Think about it this way, when building a house, one of the first things you have to figure out is what type of a house do you want/need (bungalow, cottage, mansion, split level, etc). Sometimes, you might determine that you don’t need a house and end up with a condo or apartment. To make this decision, you have to look at yourself and understand your needs (how much space, size of yard, number of bedrooms, etc). When defining your needs, you must not only look at today, but also look at what you anticipate the future to hold, because most of us don’t want to move houses every year.

The exact same thing takes place with a virtual desktop solution… Figuring out what type of resources you need (notice that I didn’t say “what type of desktop you need” because not everyone requires a desktop just like not everyone needs a house).

With so many housing options, many times people get stuck in simply trying to figure out what kind of house they need, or they come up with 3-4 options and can’t make that final decision. Again, the same thing happens with desktop virtualization, do I need a non-persistent, persistent or applications.

The thing we tried to accomplish with the blueprint is to provide a starting place based on numerous successful implementations. For example, what if an organization was trying to better protect information through centralization for 3 user groups with the following characteristics:

Call center users focused on getting through a large call volume as quickly as possible with as few distractions as possible.

Engineers who need to do a lot of trial and error and are often looking for alternatives to their current tools that aren’t optimal

Road warriors who are always on the go and sporadically need to enter or review a piece of information contained within a small number of applications.

Based on this scenario, we can start to create our conceptual architecture based on the framework we defined in the earlier blog.

Simply understanding your user’s high-level requirements and the overall goal of the organization helps us to start creating our conceptual architecture. Based on these three user groups, we have the following:

  • Because we want to centralize our data, we are looking at a hosted model for our three user groups:
    • Road Warriors -> On-Demand Apps
    • Call Center -> Shared (non-persistent model)
    • Engineers -> Personal (persistent model)
  • We also know that the users will need to be presented with their resources, which is provided by StoreFront. Although we know we will need StoreFront, we don’t know the details of it yet, which is better defined in the Access and Control layers.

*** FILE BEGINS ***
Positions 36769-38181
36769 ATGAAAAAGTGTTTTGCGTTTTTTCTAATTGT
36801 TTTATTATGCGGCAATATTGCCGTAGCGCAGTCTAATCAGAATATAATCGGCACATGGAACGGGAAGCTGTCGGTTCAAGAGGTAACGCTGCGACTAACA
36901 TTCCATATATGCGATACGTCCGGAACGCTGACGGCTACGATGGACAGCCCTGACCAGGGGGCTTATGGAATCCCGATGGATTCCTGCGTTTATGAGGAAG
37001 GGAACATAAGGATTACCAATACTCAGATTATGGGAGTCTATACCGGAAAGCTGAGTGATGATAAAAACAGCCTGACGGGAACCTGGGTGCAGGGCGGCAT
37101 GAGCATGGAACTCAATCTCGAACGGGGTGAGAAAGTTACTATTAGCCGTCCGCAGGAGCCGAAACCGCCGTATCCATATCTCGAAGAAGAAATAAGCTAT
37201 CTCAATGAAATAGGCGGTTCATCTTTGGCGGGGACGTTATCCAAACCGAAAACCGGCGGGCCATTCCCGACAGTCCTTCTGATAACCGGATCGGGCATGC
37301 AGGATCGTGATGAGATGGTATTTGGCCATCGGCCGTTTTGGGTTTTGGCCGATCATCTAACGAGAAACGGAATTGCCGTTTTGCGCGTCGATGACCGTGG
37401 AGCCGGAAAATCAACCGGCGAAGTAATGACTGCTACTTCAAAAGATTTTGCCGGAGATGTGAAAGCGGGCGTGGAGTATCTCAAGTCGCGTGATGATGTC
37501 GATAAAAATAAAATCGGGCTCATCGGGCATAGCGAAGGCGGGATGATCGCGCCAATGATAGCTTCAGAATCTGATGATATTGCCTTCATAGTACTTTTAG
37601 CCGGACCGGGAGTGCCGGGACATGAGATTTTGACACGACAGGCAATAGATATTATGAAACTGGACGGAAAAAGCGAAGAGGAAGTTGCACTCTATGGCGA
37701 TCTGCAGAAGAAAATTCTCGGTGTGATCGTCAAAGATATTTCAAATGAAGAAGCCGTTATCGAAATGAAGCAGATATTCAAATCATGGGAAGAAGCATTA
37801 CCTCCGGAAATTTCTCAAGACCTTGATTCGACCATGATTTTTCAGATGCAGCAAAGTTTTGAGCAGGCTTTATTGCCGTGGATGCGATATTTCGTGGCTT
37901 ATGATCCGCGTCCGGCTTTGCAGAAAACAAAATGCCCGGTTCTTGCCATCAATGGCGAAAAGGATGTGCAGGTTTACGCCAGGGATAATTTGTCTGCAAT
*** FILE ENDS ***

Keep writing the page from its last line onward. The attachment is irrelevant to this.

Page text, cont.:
• Because we have these types of resources, we know this requires us to have delivery controller and infrastructure controllers. But we don’t know the details of these yet until we reach the Control layer of the design.

Stay tuned for the Access Layer…
Daniel – Lead Architect

Do you have your XenDesktop 7 Blueprint?

Here is a little secret… Most XenDesktop environments are extremely similar. In fact, if you ignore the numerous hardware combinations out there, the similarities increase greatly.

You have user groups (some internal and some external) that need access to some type of resource, whether it be a desktop or an application, which is supported on a standard set of controlling components all running on some type of hardware combination.

So why is desktop virtualization so complex? Because we made it that way by believing that every deployment must start from scratch.

Think about if you were going to have a house built. You would start with a high-level blueprint. The first thing you do is figure out what type of house you want built: a rambler, split level, 2-story, etc., but it will have the same fundamental components (HVAC, electrical, plumbing, framing, roofing, etc). However, the first things you think about shouldn’t be the electrical wiring. It would be insane to start here because you don’t even know where the walls are going to be located that will contain the wires. So tell me why when doing desktop virtualization do people start with storage or servers?

This is why we have a XenDesktop 7 blueprint. To guide you on your way towards creating a desktop virtualization solution, every XenDesktop 7 solution has 5 parts:

1. User Layer – Defines the unique user groups and overall requirements.

2. Access Layer – Defines how each user group will gain access to their resources with a focus on secure access policies and desktop/application stores.

3. Resource Layer – Defines the virtual desktops and applications assigned to each user group

4. Control Layer – Defines the underlying infrastructure required to support all users accessing their resources

5. Hardware Layer – Defines the physical implementation of the overall solution

This is the framework to understand how all layers build upon the previous layer. When you begin to develop your solution’s conceptual architecture, it begins to resemble the following:

As we work through the layers in future blogs, we will see how this structure will take shape and what decisions you really need to make.

Stay tuned…
Daniel – Lead Architect